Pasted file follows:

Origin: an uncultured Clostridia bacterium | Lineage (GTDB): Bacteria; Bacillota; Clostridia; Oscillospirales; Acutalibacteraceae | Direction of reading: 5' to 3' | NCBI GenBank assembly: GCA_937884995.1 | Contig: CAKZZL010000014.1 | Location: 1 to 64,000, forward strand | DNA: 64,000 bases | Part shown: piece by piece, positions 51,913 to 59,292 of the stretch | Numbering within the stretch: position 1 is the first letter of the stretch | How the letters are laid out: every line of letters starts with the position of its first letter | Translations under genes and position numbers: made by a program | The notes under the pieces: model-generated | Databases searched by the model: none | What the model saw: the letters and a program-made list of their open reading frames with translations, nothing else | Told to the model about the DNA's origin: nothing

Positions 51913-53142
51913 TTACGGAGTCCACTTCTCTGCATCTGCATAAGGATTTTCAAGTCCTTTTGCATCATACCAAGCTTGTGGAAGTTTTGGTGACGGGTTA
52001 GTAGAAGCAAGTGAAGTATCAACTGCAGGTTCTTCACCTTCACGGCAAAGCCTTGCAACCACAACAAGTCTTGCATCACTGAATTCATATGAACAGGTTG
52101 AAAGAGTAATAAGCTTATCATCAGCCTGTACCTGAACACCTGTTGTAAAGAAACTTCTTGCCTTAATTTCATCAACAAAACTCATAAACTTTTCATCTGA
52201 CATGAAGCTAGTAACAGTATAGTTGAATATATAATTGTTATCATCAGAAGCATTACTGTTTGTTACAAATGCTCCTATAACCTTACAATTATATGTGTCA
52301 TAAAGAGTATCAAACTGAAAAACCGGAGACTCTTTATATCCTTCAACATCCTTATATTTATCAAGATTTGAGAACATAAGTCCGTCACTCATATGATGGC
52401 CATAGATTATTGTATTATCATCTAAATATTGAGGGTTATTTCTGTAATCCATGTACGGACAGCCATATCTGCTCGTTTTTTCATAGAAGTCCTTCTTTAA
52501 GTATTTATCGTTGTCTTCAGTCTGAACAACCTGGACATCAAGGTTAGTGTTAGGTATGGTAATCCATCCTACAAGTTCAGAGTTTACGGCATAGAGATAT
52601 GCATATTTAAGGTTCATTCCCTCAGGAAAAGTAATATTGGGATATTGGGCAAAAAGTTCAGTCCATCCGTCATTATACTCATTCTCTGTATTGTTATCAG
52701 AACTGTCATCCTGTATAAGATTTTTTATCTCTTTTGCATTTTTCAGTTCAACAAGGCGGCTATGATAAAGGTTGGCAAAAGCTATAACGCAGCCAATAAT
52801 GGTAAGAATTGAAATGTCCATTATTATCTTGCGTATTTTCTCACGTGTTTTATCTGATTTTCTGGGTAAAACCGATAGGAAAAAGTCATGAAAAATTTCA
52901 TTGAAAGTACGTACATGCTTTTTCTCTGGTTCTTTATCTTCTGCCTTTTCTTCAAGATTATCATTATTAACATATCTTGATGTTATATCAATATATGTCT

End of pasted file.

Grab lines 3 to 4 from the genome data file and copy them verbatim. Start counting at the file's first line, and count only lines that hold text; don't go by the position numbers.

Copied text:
51913 TTACGGAGTCCACTTCTCTGCATCTGCATAAGGATTTTCAAGTCCTTTTGCATCATACCAAGCTTGTGGAAGTTTTGGTGACGGGTTA
52001 GTAGAAGCAAGTGAAGTATCAACTGCAGGTTCTTCACCTTCACGGCAAAGCCTTGCAACCACAACAAGTCTTGCATCACTGAATTCATATGAACAGGTTG